DDT: The Pesticide Behind Rachel Carson’s “Silent Spring” Still Persists Today

The toxic pesticide is still used to control malaria in many parts of the world where economical alternatives aren't available.

Source: R.B. Pope

In 1962, Rachel Carson published the famous book “Silent Spring,” which explored the impacts of the pesticide DDT on the environment and human health and catalyzed a movement that led to the passage of the National Environmental Policy Act, establishment of the Environmental Protection Agency, and the ban of DDT in the U.S. in 1972. But DDT is still poses problems today: all the DDT we used to spray still persists in the environment, and some parts of the world still need to use DDT to control malaria and don’t yet have a viable alternative. Today, we discuss why we’ve used DDT, what impacts it’s had, and how we might improve. With special guest Dr. Jessica Templeton: Associate Professor of Interdisciplinary Social Science at the London School of Economics.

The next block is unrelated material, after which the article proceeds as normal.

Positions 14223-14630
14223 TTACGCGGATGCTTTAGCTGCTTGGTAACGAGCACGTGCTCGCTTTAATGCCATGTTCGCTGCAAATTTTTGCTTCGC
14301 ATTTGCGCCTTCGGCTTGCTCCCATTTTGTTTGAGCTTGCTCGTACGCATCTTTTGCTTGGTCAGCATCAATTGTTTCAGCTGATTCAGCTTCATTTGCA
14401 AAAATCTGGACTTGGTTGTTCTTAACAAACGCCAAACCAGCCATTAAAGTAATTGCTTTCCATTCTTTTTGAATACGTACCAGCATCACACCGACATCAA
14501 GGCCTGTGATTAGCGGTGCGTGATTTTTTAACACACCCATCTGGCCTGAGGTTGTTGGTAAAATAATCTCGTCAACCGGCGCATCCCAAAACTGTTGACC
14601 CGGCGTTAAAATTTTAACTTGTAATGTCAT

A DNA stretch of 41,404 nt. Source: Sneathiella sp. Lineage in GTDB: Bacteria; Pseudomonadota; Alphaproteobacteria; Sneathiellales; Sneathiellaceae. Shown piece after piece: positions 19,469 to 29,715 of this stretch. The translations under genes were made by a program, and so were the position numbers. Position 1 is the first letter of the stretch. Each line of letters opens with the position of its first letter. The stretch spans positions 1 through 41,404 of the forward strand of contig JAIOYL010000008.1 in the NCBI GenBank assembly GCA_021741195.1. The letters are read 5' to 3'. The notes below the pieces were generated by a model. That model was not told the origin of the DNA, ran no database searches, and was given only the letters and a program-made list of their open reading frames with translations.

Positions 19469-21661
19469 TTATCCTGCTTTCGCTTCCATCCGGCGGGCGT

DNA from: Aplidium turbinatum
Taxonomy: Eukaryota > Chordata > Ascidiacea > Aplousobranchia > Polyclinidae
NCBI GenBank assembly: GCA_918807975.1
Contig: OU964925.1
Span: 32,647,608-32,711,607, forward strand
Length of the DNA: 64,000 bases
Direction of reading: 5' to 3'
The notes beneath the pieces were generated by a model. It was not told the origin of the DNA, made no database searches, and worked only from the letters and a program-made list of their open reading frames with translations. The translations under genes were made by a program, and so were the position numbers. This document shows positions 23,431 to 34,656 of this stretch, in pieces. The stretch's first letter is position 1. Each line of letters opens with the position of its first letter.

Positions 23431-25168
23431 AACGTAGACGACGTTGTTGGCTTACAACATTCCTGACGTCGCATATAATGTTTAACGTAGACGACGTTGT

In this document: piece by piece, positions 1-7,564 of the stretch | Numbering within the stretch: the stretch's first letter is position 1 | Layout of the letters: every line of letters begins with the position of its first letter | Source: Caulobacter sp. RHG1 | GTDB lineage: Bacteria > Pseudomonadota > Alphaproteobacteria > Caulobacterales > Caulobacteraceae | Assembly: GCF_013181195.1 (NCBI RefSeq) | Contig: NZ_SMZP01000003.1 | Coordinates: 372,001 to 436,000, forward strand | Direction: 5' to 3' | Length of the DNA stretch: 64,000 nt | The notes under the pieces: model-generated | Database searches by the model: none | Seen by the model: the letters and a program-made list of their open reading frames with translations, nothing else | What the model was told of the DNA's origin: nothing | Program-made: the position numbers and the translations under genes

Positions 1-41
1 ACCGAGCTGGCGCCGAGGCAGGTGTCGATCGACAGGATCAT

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The Sweaty Penguin
The Sweaty Penguin is a digital news source and podcast aiming to make environmental issues less overwhelming and politicized and more accessible and fun.


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